That being said, there are some criticisms to be found in the series. These elements bother some fans more than others, so it’s all about perspective. Some readers were less than thrilled about the concept of the leading character being male when the whole point was to show a world of women. Others were concerned about the negative light that was shined upon the surviving humans. Both are valid complaints, of course. But most fans choose to see it in another light.

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You can probably guess where this is going.


Y: The Last Man Vol. 1: Unmanned had a variety of artists working to make it the iconic masterpiece we know it as. Pia Guerra, Jose Marzan Jr., Jose Marzan, and Goran Sudzuka all had a hand to play here.

While the plot of the series is often brutal and bold, it would never have had the same impact without the artwork to support it all. There is a raw feeling to the art style within these pages, and somehow that further exposed readers’ nerves, forcing us to acknowledge this world that Vaughan, Guerra, and the rest created together.

Unsurprisingly, one of the highlights for this series is the ability to evoke emotion. Yorick faces trial after trial throughout ten volumes, and yet we can still read him as clearly as a book. His emotions are clear for us to see and to experience alongside him. It makes for a powerful impact.

Of course, we can’t forget about dear Ampersand and the rest of the characters, either. Ampersand is frequently a moment of chaos, action, or humor, depending on what was needed. His antics helped to break up the dire portrayal, giving the artists a little bit of levity to play with. Something we will always appreciate.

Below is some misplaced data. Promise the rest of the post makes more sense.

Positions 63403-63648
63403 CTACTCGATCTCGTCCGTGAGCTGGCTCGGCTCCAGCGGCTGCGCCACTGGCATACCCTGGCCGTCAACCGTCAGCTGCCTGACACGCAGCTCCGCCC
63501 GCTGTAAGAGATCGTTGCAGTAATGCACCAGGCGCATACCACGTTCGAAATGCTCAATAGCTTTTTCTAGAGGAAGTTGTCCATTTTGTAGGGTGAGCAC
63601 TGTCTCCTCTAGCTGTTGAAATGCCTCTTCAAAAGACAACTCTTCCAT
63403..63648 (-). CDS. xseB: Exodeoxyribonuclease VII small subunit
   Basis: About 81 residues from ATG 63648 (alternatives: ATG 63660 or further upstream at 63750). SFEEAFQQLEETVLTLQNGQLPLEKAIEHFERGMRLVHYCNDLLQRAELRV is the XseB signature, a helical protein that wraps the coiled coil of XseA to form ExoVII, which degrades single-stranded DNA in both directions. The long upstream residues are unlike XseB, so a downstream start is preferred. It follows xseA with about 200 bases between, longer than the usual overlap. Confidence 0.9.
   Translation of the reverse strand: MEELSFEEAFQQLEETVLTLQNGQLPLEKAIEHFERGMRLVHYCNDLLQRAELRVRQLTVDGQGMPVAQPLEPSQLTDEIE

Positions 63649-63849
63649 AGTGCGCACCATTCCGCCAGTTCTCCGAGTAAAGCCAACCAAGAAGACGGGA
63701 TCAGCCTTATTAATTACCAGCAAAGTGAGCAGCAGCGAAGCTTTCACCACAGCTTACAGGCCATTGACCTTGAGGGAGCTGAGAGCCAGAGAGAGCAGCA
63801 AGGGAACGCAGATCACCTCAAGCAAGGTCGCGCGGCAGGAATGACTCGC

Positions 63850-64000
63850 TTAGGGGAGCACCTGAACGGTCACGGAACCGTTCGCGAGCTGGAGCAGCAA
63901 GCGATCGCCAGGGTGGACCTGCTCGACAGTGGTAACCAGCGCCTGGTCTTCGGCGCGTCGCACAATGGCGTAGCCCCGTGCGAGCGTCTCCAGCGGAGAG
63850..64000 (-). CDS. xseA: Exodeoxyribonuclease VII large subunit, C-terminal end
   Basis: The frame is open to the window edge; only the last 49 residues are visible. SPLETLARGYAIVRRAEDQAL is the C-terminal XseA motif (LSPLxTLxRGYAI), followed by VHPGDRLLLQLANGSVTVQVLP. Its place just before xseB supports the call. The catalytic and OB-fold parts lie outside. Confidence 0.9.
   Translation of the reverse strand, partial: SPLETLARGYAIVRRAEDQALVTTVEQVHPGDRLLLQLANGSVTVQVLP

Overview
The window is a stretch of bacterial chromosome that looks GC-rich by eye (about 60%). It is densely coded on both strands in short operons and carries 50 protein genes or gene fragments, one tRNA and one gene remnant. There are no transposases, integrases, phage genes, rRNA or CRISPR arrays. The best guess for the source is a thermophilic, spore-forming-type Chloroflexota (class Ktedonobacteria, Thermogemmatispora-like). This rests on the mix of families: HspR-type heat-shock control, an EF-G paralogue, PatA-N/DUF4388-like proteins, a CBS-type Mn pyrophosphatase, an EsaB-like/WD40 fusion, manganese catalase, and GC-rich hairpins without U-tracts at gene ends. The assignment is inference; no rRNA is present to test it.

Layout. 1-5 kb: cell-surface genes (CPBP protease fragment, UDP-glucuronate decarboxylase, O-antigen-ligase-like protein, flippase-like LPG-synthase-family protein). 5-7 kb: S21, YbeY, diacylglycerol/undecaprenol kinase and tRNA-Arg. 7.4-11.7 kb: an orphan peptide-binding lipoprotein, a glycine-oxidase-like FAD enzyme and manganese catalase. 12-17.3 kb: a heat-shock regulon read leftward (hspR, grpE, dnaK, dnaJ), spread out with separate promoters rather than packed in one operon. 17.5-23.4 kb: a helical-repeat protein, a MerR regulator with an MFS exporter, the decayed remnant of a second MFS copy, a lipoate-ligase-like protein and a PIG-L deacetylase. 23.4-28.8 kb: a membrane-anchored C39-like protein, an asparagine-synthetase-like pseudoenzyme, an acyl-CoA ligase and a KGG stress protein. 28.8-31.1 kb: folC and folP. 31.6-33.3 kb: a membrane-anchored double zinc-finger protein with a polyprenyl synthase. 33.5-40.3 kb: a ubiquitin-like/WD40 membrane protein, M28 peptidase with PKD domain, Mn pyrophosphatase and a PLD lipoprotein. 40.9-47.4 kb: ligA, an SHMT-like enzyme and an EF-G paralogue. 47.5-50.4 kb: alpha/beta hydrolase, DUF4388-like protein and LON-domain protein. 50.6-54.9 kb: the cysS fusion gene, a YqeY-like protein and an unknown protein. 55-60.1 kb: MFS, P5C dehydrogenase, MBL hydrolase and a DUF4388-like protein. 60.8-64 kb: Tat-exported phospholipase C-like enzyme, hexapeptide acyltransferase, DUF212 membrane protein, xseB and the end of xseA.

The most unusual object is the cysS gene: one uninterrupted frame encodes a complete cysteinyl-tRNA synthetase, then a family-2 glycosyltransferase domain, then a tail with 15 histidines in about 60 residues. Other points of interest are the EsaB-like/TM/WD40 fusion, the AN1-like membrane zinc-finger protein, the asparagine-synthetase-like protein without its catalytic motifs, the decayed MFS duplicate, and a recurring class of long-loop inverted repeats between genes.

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Agent 355 is looking fierce on the cover of Y the Last Man Vol. 2.


Y: The Last Man Vol. 1: Unmanned was the start of something larger than life. Yorick’s tale is not a pretty one – not by any means. Yet it carried with it something real and substantial. This theoretical post-apocalyptic world is one that can be easily pictured by the readers, and surely our imaginations made the scenes all the more horrific or terrifying.

Yet there’s also this sense of lingering hope. Yorick’s quest to find his love, halfway across the world, is both beautiful and heartbreaking. Who among us didn’t have hope for his success? Who didn’t fear his failure?

All these reasons, and more, are precisely why this series still lingers so strongly in our minds and our hearts. There’s no doubt that it will linger for even more time to come, especially if the adaptation continues to make progress.

Cat Wyatt
Cat Wyatt
Cat Wyatt is an avid comic book fan. She loves comics - possibly too much, and will happily talk your ear off about everything she's reading. Though picking a favorite is a bit harder. She reads a little bit of everything and is always open to trying a new series.
Y: the Last Man is a series full impactful writing, intense scenes, and brilliant artwork. Y: THE LAST MAN VOL. 1 Stills Holds Up, All These Years Later